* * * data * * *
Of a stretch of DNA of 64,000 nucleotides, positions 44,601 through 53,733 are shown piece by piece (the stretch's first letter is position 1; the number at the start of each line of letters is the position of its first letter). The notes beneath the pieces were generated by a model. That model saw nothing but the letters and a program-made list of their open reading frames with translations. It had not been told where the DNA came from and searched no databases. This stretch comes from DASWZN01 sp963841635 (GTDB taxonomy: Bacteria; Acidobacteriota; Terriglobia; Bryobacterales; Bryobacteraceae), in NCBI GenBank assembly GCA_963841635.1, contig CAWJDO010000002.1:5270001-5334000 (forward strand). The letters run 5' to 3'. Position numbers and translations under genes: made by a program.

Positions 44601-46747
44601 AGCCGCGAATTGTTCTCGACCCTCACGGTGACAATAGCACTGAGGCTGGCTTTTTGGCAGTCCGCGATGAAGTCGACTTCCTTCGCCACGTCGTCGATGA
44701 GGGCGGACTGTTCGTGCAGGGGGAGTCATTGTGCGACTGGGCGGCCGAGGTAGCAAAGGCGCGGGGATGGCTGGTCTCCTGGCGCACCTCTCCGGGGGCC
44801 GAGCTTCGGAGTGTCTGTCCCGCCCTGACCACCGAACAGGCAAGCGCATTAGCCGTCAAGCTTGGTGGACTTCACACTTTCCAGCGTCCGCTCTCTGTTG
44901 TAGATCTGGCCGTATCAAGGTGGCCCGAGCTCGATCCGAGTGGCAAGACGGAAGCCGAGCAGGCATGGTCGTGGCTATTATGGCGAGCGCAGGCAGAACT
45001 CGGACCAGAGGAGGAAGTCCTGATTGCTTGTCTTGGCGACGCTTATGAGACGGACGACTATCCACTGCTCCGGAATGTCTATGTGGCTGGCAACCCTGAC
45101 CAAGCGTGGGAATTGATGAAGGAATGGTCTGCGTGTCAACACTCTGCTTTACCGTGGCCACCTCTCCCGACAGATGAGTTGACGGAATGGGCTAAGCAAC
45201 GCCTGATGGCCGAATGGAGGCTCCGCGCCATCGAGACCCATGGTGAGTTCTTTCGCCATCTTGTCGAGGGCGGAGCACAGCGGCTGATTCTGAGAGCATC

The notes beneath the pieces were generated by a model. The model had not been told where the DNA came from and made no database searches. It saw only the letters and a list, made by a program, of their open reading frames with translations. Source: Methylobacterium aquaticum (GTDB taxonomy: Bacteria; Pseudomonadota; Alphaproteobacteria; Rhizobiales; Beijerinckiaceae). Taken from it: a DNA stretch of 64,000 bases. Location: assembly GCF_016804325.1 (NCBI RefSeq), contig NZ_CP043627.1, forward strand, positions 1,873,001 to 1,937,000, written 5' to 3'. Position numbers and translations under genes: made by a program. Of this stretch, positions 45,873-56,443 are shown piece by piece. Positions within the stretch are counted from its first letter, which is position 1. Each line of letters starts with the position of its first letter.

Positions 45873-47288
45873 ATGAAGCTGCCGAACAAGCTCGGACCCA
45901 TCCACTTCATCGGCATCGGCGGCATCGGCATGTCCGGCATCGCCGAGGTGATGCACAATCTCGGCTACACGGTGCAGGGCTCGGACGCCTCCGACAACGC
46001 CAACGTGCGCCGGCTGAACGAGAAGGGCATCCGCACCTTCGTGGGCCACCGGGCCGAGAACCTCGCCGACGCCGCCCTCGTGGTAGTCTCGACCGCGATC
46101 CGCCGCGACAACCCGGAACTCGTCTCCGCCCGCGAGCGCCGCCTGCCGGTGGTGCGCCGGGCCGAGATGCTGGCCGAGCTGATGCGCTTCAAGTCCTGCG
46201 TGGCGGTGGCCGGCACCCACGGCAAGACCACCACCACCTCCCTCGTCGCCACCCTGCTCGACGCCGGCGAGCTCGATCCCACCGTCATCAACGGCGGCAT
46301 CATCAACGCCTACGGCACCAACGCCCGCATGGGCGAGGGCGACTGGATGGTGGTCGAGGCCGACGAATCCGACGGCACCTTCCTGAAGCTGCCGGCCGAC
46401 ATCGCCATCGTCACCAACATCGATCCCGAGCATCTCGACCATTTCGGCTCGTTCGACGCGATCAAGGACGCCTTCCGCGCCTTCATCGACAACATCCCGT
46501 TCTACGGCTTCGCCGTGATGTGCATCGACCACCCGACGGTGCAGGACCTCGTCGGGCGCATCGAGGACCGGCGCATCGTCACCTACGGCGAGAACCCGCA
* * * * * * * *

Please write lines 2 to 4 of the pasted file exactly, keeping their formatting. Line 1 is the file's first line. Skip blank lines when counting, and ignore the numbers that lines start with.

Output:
Positions 44601-46747
44601 AGCCGCGAATTGTTCTCGACCCTCACGGTGACAATAGCACTGAGGCTGGCTTTTTGGCAGTCCGCGATGAAGTCGACTTCCTTCGCCACGTCGTCGATGA
44701 GGGCGGACTGTTCGTGCAGGGGGAGTCATTGTGCGACTGGGCGGCCGAGGTAGCAAAGGCGCGGGGATGGCTGGTCTCCTGGCGCACCTCTCCGGGGGCC